The Galveston Storm Of 1900

The Galveston Storm of 1900 is to date our nations worst national disaster. Over 6000 thousand people killed and thousands of businesses swept off the face of the earth by a massive Hurricane, known as the

Galveston, a small barrier island on the coast of Texas, is thirty miles long and two and a half miles wide at its widest point. And it is the location of the worst natural disaster that the United States has ever recorded in its history. The Great Storm of 1900 literally devastated the island.

During the turn of the century Galveston Island was the largest shipping port in the southern U.S.A., second only to New York. There was a large number of the nation's wealthiest citizens residing on or frequenting the island. Add prosperity to a heavy touch of organized crime and the elite who sought to gamble in its clandestine casinos and Galveston made a huge imprint on the growing south in 1900.

But on September 8, 1900, one hundred years ago, Mother Nature showed her most violent side. A deadly temper-tantrum that took lives of between six and seven thousand people, and destroyed over thirty-six hundred homes and businesses. On that dreadful night a hurricane struck the small island of Galveston with winds recorded at one hundred and forty miles per hour (this is the last accurate reading recorded before the measuring device blew away), the storm surge nearing sixteen feet. At the time of the 1900 hurricane the highest elevation on the island was 8.7 ft.

The night skies became what can only be likened to a war zone. Every shattered piece of wood, metal, glass or debris literally became airborne missiles rocketing through the blackness of the night with horrific sounds of fury. Before sunrise the bay and seawaters would meet, completely submerging the island.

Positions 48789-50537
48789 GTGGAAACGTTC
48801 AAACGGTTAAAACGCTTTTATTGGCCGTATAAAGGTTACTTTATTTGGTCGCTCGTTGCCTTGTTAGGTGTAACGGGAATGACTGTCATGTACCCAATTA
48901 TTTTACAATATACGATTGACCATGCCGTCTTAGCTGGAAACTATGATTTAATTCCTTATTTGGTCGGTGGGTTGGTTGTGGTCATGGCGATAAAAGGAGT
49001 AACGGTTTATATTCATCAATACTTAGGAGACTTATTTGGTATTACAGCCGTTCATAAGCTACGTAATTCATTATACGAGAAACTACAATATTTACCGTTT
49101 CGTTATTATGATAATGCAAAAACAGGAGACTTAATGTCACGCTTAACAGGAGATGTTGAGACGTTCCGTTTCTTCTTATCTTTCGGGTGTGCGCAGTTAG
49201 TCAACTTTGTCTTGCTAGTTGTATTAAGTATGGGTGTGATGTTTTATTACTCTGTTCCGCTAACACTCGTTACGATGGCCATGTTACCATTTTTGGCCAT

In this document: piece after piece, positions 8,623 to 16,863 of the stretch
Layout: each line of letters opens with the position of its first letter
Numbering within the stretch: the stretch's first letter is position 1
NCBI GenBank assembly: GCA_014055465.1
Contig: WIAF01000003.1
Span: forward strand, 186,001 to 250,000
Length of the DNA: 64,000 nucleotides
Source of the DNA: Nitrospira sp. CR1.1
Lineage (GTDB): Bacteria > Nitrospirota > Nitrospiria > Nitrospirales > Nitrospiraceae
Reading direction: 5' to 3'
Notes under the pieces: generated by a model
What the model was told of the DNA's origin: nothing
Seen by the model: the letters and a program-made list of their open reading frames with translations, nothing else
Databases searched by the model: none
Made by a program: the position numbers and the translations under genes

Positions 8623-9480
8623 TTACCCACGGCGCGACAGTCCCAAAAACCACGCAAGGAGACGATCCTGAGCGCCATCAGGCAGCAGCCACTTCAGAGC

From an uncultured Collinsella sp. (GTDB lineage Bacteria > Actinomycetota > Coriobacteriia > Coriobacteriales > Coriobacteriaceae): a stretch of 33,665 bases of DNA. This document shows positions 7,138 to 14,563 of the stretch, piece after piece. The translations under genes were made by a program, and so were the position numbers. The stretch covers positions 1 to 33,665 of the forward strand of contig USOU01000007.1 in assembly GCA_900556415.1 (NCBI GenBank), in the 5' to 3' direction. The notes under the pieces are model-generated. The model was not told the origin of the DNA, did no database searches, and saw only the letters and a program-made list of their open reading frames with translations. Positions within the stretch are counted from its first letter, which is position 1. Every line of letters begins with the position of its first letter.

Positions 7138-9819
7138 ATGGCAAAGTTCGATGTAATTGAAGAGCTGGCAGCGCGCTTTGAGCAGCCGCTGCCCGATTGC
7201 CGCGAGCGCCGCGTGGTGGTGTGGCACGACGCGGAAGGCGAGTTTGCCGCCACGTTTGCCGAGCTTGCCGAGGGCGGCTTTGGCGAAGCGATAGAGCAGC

The morning after found entire neighborhoods wiped off the face of the island. Fifteen hundred or more acres had been stripped clear of all signs of life. The outgoing tides had amassed a huge line of piled debris that ran the length of the city and climbed some ten feet high. And of course mixed with the wreckage were the corpses, not only the corpses of the good citizens of Galveston, but those of their dogs, cats, cattle and horses, as well.

With the task of proper burials unrealistic and the stanch of the decaying flesh unbearable, the remaining (or newly appointed) city officials passed a ruling and pressed all remaining and able citizens, as well as volunteers to place the corpses on ships and barges. They were buried at sea. Unfortunately that was not the end of the ordeal. Some of the bodies washed back ashore, much worse for wear. The townspeople were forced to burn these bodies.

Thanks to modern technology today state and city officials take remarkable steps to ready the island in the event of a major hurricane. There are evacuation routes and disaster relief plans always on the drawing boards. The island's elevation has been built up over the years, especially in the central district, to the height of twenty-two feet. A massive seawall is the fortification between the city and the sea, towering seventeen feet high and curving outward to deflect the pounding waves. It was built between 1902 and 1904 while memories and reminders of the great storm were still fresh. Later, and after a few more not so devastating storms between the years 1921 - 1962 it would be extended six more times.

Mother nature has been kinder to the island, too, for it has been over 17 years since a hurricane has hit Galveston Island, Texas.

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